The remarkable property is that, thanks to the summation over $N$ up to infinity, the constrained multiple sums appearing in Eq.~\eqref{eq:Gt} can be factorized in terms of a product of unconstrained sums, as follows


usually known under this name.\footnote{As $\tau \to 0$ and $N \to \infty$ with $N\tau=t$, the operator $T^N$ converges to $e^{t(HE \Id)}$. We then have $G^E_{ij} \to \int_0^{\infty} dt \mel{i}{e^{t(HE \Id)}}{j}$, which is the Laplace transform of the timedependent Green's function $\mel{i}{e^{t(HE \Id)}}{j}$.}


The remarkable property is that thanks to the summation over $N$ up to infinity, the constrained multiple sums appearing in Eq.~\eqref{eq:Gt} can be factorized in terms of a product of unconstrained sums, as follows


\begin{multline}


\sum_{N=1}^\infty \sum_{p=1}^N \sum_{n_0 \ge 1} \cdots \sum_{n_p \ge 1} \delta_{\sum_{k=0}^p n_k,N+1} F(n_0,\ldots,n_N)


\\


@ 823,8 +843,10 @@ In practical Monte Carlo calculations, the DMC energy is obtained by computing a


For $ p\ge 1$, Eq.~\eqref{eq:final_E} gives


\begin{align}


H^\text{DMC}_p & = \PsiG_{i_0}\expval{ \qty(\prod_{k=0}^{p1} W^E_{I_k I_{k+1}}) {\cal H}_{I_p} },


\label{eq:defHp}


\\


S^\text{DMC}_p & = \PsiG_{i_0} \expval{ \qty(\prod_{k=0}^{p1} W^E_{I_k I_{k+1}}) {\cal S}_{I_p} },


\label{eq:defSp}


\end{align}


where


\begin{align}


@ 841,7 +863,7 @@ For $p=0$, the two components are exactly evaluated as


\end{align}


Note that the evaluation of $(H_0,S_0)$ is possible as long as the size of the domain is small enough to allow the calculation of the inverse matrix.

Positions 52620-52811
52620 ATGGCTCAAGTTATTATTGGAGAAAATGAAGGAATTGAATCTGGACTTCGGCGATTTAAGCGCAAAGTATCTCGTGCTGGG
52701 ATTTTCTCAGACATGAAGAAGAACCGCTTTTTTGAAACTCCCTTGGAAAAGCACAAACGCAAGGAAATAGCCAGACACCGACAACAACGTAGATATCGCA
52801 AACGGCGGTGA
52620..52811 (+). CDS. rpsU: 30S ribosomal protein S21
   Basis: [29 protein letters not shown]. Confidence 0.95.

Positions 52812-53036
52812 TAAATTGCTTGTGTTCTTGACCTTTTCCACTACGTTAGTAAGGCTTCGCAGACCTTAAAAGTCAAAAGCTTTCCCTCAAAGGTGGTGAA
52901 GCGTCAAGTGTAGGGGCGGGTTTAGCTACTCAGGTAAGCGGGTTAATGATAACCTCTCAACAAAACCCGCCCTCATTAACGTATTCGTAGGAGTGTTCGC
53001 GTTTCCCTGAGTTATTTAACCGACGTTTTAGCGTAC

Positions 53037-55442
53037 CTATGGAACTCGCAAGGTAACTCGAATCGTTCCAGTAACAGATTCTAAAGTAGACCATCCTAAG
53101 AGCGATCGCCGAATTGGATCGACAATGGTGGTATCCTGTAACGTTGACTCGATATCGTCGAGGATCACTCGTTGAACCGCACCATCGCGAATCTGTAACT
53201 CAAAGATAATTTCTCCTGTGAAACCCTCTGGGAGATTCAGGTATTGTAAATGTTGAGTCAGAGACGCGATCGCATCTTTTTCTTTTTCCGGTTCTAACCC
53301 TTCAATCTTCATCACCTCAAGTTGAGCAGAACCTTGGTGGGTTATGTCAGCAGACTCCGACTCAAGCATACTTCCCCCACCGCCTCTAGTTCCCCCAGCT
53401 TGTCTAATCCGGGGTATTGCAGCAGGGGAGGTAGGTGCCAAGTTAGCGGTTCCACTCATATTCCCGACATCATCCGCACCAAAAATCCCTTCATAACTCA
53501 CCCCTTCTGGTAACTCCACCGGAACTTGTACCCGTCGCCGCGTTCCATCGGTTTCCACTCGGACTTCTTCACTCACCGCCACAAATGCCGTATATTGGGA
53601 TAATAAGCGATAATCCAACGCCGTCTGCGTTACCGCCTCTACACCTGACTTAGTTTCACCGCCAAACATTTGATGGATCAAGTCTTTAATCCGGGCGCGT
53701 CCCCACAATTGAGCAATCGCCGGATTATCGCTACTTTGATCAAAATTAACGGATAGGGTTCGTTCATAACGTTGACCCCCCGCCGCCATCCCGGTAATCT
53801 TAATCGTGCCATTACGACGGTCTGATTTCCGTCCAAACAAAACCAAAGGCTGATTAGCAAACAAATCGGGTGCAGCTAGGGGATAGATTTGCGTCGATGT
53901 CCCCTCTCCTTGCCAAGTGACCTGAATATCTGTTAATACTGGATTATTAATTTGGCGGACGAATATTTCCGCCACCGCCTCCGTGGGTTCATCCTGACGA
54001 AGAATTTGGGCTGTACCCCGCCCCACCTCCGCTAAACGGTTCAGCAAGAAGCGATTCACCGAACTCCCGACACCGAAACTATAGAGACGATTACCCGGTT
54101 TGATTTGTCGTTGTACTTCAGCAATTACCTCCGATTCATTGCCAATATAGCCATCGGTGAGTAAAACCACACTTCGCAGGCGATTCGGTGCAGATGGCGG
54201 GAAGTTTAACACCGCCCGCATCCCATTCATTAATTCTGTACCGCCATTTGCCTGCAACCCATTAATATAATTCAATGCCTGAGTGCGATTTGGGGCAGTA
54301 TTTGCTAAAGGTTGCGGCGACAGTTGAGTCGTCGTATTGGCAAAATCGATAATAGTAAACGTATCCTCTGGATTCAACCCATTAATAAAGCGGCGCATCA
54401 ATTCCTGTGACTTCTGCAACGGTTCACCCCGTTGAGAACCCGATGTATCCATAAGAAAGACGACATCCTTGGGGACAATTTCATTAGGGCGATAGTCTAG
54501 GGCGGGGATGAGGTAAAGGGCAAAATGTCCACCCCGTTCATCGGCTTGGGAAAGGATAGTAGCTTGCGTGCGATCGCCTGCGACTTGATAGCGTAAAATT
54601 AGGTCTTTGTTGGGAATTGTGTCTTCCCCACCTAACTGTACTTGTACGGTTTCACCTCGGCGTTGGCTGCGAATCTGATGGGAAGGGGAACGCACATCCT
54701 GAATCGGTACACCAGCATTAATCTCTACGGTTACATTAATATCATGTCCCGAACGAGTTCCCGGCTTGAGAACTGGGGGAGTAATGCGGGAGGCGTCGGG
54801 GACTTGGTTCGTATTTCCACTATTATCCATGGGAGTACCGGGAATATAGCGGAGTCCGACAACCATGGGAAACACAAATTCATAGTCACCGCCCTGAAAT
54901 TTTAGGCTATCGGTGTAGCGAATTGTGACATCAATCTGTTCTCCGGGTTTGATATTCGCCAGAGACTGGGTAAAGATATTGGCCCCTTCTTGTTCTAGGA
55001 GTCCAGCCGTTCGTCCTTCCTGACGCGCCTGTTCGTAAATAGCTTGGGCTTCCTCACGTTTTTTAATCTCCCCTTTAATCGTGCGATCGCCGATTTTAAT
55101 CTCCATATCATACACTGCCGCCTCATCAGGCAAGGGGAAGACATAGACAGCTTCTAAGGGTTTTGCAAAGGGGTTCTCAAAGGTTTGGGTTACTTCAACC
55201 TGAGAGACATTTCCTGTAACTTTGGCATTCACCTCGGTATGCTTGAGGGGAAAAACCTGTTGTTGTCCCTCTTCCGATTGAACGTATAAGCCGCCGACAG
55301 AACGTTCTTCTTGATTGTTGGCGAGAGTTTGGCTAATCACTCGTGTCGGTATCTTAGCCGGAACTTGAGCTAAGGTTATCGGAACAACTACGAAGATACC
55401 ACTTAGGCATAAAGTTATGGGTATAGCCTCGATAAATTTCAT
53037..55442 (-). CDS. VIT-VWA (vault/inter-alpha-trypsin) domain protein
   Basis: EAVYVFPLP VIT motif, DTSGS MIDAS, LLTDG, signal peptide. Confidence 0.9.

Avoiding the stochastic calculation of quantities, such as $H_0$ or $S_0$, that can be evaluated analytically is computationally very appealing as the statistical error associated with these quantities is completely removed.


We thus suggest to extend the exact calculation of $H_p$ and $S_p$ to higher $p$ values, up to the point where the exponential increase of the number of intermediate states involved in the explicit sums makes the calculation unfeasible.


We thus suggest extending the exact calculation of $H_p$ and $S_p$ to higher $p$ values, up to the point where the exponential increase of the number of intermediate states involved in the explicit sums makes the calculation unfeasible.


%\begin{multline}


%H_p= \sum_{I_1 \notin \cD_0, \hdots , I_p \notin \cD_{p1}}


% \qty[ \prod_{k=0}^{p1} \mel{ I_k }{ {\qty[ P_k \qty( HE \Id ) P_k ] }^{1} (H)(\IdP_k) }{ I_{k+1} } ]


@ 854,6 +876,7 @@ Finally, $\cE^\text{DMC}(E,p_\text{ex},p_\text{max})$ is evaluated in practice a


\be


\cE^\text{DMC}(E,p_\text{ex},p_\text{max})= \frac{ \sum_{p=0}^{p_\text{ex}1} H_p +\sum_{p=p_\text{ex}}^{p_\text{max}} H^\text{DMC}_p }


{ \sum_{p=0}^{p_\text{ex}1} S_p +\sum_{p=p_\text{ex}}^{p_\text{max}} S^\text{DMC}_p },


\label{eq:E_pex}


\ee


where $p_\text{ex}$ is the number of components computed exactly.


Let us emphasize that, since the magnitude of $H_p$ and $S_p$ decreases as a function of $p$, most of the statistical error is removed by computing the dominant terms analytically.


@ 863,7 +886,7 @@ It is easy to check that, in the vicinity of the exact energy $E_0$, $\cE(E)$ is


Therefore, in practice, we compute the value of $\cE(E)$ for several values of $E$, and fit these data using a linear, quadratic or a more complicated function of $E$ in order to obtain, via extrapolation, an estimate of $E_0$.


In order to have a precise extrapolation of the energy, it is best to compute $\cE(E)$ for values of $E$ as close as possible to the exact energy.


However, as $E \to E_0$, both the numerators and denominators of Eq.~\eqref{eq:calE} diverge.


This is reflected by the fact that one needs to compute more and more $p$components with an important increase of statistical fluctuations.


This is reflected by the fact that one needs to compute more and more $p$components with an important increase in statistical fluctuations.


Thus, from a practical point of view, a tradeoff has to be found between the quality of the extrapolation and the amount of statistical fluctuations.




%%%%%%%%%%%%%%%%%%%%%%%%%%%%%%%%%%%%%


@ 880,7 +903,7 @@ Let us consider the onedimensional Hubbard Hamiltonian for a chain of $N$ sites


H= t \sum_{\expval{ i j } \sigma} \hat{a}^+_{i\sigma} \hat{a}_{j\sigma}


+ U \sum_i \hat{n}_{i\uparrow} \hat{n}_{i\downarrow},


\ee